by Steve Beasant on 3 August, 2013
New guidance, with specific provisions on domestic violence, will help protect the public from people who are not suitable to hold firearms.
Individuals with a history of domestic violence should not be permitted to possess a firearm or shotgun, according to new Home Office guidance published on Wednesday 31 July.
It also says that every incident of domestic violence should prompt a police review of whether a certificate holder should be allowed to hold a firearm without posing a danger to the public.
The new guidance will form part of the Firearms Guide, which police forces use when deciding whether to grant a certificate to an applicant.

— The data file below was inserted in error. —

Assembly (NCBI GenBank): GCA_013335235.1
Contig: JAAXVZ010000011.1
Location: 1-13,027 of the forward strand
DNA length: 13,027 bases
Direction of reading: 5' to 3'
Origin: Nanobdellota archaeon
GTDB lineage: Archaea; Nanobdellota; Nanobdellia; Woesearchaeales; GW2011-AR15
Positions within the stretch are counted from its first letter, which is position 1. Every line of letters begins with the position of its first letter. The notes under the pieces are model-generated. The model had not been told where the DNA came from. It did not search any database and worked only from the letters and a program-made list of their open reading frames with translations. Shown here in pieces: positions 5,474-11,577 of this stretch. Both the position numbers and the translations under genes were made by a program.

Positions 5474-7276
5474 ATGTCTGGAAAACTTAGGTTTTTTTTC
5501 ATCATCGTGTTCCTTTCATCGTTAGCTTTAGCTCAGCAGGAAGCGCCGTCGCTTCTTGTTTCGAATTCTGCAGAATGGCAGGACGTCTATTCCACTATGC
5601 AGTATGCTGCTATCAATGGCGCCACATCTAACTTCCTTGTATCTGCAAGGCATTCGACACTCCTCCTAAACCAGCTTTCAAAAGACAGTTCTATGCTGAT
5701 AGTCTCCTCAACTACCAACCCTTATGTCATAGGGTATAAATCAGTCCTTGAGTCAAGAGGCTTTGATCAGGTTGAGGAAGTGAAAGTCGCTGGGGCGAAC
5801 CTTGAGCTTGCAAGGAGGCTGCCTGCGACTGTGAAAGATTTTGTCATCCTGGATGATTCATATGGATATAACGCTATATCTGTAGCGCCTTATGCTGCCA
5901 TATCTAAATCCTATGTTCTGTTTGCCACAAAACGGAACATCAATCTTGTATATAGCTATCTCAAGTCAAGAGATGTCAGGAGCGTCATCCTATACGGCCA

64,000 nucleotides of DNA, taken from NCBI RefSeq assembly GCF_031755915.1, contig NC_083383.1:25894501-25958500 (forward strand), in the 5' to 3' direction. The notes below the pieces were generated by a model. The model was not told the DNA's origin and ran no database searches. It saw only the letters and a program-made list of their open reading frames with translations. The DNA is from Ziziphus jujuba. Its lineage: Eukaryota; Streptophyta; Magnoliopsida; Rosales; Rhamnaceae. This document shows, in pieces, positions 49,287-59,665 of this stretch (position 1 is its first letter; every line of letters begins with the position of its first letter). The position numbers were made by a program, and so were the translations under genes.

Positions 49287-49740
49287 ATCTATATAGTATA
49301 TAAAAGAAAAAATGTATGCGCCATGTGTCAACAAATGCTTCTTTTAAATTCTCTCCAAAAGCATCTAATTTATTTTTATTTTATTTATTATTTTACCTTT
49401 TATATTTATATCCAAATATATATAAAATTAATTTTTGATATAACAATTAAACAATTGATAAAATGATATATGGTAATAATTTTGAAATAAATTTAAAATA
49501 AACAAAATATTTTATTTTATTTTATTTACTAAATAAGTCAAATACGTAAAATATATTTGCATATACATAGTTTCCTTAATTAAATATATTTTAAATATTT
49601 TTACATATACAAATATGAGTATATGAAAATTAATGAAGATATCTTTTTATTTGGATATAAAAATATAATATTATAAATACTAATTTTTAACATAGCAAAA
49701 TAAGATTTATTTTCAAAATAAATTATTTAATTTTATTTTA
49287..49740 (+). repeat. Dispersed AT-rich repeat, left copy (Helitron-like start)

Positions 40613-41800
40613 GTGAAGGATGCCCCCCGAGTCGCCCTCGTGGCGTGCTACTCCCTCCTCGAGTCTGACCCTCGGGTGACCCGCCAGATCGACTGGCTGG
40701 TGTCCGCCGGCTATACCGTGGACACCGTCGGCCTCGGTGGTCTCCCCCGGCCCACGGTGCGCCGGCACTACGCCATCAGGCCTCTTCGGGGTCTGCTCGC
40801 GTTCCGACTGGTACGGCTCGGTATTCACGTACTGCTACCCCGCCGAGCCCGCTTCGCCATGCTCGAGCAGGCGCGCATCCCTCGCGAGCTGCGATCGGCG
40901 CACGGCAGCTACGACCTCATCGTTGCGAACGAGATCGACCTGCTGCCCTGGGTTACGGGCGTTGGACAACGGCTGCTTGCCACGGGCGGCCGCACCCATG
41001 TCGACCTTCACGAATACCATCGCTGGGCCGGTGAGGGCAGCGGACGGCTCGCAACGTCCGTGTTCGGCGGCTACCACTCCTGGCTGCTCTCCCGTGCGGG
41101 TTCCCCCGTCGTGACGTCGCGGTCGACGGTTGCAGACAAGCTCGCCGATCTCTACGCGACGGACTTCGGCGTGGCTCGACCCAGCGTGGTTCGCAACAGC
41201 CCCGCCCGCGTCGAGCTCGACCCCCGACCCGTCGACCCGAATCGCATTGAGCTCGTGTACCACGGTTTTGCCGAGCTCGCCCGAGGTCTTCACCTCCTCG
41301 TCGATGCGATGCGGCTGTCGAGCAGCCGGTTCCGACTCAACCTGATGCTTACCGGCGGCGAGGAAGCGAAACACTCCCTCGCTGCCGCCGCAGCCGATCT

Minister for Policing Damian Green said:
“Domestic violence is unacceptable in any society and perpetrators should be in no doubt that their chances of ever holding a firearms certificate are greatly diminished.
“This new Home Office guidance clearly sets out a process which police forces should follow when considering an application from someone with a history of domestic violence.
“It should also ensure the views and experiences of victims of domestic abuse are carefully and sensitively taken into account. I am confident this guidance will continue to protect the public from people who are not suitable to hold firearms.”
Families to be interviewed
The guidance states:
The guidance also says police would not have to rely on a criminal conviction for domestic violence when considering applications.
They would be able to consider police intelligence about an incident, looking at how recent it was and whether it was isolated behaviour or part of a pattern.
The new guidance was published today hereLeave a comment